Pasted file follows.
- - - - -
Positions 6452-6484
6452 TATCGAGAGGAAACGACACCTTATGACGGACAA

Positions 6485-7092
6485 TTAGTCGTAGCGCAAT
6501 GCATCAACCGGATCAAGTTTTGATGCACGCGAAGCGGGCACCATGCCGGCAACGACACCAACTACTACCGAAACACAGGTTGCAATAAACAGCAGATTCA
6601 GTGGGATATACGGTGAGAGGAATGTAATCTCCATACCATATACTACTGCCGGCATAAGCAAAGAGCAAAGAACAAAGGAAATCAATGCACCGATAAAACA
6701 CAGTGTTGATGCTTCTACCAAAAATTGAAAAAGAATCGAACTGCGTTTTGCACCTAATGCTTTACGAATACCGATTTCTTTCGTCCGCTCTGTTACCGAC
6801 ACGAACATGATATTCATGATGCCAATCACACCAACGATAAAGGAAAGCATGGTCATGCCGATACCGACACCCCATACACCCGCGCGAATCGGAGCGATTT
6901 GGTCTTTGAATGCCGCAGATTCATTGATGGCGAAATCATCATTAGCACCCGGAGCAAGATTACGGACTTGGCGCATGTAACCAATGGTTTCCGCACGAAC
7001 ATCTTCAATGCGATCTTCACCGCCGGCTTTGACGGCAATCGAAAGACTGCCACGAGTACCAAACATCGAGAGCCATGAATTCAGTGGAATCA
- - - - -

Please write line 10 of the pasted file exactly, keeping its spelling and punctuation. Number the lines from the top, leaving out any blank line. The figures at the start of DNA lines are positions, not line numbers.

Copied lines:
7001 ATCTTCAATGCGATCTTCACCGCCGGCTTTGACGGCAATCGAAAGACTGCCACGAGTACCAAACATCGAGAGCCATGAATTCAGTGGAATCA